9. SIO: Is there someone out there who you feel treated you badly that now, in your heart of hearts, feel that you could calmly say “Yep, I’m in Rolling Stone magazine, hung with Ozzy and Mick, and played all over the world….so how’s that job you got goin’ for ya?
WYSE: Not really, and thankfully so. There have been tons of people over the years that would say “You can’t write or play like that!” But that just made me want to take things farther. I received lots of criticism about my bass playing but I think it is important to be unique so F@#$ them! Be yourself, I say.
10. SIO: Do you enjoy the video making process? And how involved have you been with it?
WYSE: I had the basic idea for ” Pusher,” which was Owl’s first video. Owl drummer Dan Dinsmore, guitarist Jason Achilles Mezilis and I received the animation treatment by the one of the “Batman” artists as well as the introduction of OWL as a sort of mystical creature. It will hopefully grow into a full concept and story. I would really dig that. In our most recent videos for “The Right Thing” album, Dan and Jason and I got pretty involved and I got into that too. Dan pretty much led on “The Right Thing” video that was featured in Rolling Stone and “Destroyer” as well featured in “Noisecreep”.
11. SIO: What are your favorite CULT songs to play live, past or current? – The ones that you can’t wait to play, even after playing 100 times?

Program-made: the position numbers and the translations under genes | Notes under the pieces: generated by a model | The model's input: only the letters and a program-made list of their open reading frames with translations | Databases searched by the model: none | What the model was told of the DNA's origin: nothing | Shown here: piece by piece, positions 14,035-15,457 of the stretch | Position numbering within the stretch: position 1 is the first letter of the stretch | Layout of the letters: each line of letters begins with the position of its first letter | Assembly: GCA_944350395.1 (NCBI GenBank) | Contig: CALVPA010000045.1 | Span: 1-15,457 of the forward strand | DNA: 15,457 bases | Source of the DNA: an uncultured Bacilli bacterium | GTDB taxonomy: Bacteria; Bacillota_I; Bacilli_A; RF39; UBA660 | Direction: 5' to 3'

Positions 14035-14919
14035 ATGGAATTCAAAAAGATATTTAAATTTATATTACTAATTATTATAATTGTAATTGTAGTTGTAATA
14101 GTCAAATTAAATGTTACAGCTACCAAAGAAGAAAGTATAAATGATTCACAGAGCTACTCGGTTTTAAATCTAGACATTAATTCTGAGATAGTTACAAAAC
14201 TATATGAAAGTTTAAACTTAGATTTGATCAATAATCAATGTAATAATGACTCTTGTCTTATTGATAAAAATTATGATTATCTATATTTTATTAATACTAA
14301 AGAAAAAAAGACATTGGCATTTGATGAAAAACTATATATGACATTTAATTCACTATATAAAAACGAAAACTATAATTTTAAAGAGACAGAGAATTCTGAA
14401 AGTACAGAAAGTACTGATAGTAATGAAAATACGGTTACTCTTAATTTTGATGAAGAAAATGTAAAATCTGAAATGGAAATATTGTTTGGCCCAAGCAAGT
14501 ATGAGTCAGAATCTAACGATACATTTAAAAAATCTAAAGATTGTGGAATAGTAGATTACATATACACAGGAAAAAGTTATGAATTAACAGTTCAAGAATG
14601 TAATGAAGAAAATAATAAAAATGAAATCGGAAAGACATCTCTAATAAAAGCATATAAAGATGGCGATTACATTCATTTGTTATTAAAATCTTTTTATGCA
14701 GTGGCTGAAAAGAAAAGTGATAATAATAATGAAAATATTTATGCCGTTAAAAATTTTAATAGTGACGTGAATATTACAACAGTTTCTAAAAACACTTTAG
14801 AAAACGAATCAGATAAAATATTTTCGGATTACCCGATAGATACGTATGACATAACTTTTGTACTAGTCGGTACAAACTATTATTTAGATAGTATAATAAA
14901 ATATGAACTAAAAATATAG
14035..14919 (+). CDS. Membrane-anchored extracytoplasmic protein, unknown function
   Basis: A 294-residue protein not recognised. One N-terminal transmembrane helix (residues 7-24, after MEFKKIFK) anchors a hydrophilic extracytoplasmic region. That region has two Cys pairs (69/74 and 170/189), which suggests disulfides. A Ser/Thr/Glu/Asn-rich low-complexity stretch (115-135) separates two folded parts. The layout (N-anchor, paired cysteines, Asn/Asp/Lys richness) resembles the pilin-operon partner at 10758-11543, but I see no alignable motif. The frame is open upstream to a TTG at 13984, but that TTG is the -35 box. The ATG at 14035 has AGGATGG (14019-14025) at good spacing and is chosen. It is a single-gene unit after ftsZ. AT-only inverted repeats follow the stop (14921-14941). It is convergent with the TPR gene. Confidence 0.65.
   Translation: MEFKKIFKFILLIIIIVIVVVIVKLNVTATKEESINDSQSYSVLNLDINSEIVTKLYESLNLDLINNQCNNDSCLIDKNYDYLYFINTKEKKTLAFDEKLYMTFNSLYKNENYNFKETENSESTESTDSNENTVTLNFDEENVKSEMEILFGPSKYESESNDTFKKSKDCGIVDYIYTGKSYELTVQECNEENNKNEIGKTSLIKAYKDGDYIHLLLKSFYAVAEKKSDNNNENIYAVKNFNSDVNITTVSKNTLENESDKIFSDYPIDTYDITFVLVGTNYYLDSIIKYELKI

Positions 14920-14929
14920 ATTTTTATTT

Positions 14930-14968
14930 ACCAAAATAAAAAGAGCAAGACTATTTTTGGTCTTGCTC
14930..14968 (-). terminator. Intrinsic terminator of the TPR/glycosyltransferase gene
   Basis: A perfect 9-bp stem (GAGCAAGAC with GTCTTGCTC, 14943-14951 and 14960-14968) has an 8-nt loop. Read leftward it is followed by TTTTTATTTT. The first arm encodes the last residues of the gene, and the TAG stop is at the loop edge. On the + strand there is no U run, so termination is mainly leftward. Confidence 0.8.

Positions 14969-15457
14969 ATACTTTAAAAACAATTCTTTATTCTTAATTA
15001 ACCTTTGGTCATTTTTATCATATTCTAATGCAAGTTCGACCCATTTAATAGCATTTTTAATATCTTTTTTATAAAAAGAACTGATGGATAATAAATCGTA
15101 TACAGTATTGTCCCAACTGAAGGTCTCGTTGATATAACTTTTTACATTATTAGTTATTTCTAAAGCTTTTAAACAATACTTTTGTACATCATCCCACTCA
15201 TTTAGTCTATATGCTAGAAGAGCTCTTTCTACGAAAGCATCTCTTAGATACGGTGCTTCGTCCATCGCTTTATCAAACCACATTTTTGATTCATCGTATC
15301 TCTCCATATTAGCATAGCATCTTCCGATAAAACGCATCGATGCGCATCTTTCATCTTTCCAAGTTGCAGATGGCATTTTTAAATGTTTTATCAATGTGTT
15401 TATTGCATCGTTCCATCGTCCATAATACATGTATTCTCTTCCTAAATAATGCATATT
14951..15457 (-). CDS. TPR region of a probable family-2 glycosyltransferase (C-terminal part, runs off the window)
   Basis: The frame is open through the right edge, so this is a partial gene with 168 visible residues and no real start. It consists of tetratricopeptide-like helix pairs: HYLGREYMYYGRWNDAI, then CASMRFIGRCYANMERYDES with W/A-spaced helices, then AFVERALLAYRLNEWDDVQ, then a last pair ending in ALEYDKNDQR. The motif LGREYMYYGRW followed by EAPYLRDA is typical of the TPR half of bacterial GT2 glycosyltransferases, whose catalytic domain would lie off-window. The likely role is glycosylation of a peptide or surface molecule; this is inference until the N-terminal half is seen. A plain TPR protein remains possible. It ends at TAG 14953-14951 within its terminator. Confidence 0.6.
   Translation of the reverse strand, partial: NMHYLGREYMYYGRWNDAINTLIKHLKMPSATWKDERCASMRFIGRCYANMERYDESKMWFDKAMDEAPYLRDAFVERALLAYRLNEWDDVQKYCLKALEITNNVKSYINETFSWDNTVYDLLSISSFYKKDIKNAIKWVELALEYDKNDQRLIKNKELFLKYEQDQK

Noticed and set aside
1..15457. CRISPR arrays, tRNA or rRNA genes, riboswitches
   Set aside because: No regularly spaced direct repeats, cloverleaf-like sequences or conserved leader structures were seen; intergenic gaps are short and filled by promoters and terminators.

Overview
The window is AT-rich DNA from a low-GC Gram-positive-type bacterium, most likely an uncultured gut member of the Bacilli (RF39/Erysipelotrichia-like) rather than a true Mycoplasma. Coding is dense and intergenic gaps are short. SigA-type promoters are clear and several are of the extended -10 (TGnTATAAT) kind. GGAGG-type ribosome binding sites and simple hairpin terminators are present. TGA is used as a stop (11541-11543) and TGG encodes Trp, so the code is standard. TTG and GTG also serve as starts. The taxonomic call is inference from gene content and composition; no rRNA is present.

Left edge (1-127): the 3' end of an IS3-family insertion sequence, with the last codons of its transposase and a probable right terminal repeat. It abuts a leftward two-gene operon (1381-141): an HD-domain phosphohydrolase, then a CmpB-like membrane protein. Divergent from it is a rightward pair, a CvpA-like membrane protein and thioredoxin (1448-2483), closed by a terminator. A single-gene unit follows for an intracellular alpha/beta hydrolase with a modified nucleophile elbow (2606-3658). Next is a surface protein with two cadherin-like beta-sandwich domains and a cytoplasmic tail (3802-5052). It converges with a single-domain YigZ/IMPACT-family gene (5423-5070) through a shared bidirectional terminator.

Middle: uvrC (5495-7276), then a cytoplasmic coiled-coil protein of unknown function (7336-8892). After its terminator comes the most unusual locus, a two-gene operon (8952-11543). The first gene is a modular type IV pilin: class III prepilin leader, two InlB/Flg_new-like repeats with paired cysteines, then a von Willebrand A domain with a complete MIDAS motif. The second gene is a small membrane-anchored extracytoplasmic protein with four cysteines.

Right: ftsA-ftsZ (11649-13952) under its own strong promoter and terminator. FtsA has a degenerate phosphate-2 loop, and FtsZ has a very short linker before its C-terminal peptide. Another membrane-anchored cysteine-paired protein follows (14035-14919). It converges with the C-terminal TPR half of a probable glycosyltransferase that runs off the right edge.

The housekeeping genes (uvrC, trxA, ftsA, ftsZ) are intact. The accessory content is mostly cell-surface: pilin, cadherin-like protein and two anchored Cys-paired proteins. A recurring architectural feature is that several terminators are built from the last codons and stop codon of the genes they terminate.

WYSE: I like to play “Rise,” “For the Animals” and “Honey from a Knife” from 2012’s “Choice of Weapon” album. “She Sells Sanctuary” is great every night live!
12. SIO: What do you think of the early CULT material- the SOUTHERN DEATH CULT and DEATH CULT days? Do you enjoy Goth/Post Punk music?
It seems that half the people out on the road love it and thrive on it, but for a large percentage, it is the part that they dread. Have you ever burned out on the rock n’ roll lifestyle to the point you have thought of giving it up? How do you avoid that, or do you think that it is just something fated in each person?
WYSE: I love the goth and tribal part of it all. That sort of thing keeps it interesting. Keeping it interesting and moving forward is the key. When you try different ways and things, then you’ll never tire or playing the same songs on the road. It is sort of built in but there is always plenty to learn.
13. SIO: How was it playing in the CARDBOARD VAMPIRES? Was it totally your style of music, and were any of the covers your suggestions?
(Cardboard Vampires was: Chris, john Corabi (ex-Motley Crue), Jerry Cantrell (Alice in Chains), Billy Duffy (the Cult), Eddie Livingston (too many to list!)
Please give us a few of the bands/artist’s/albums that are rocking your world lately?
WYSE: Cardboard Vampyres was a blast. We played all our hard rock favorites from Led Zeppelin to Black Sabbath.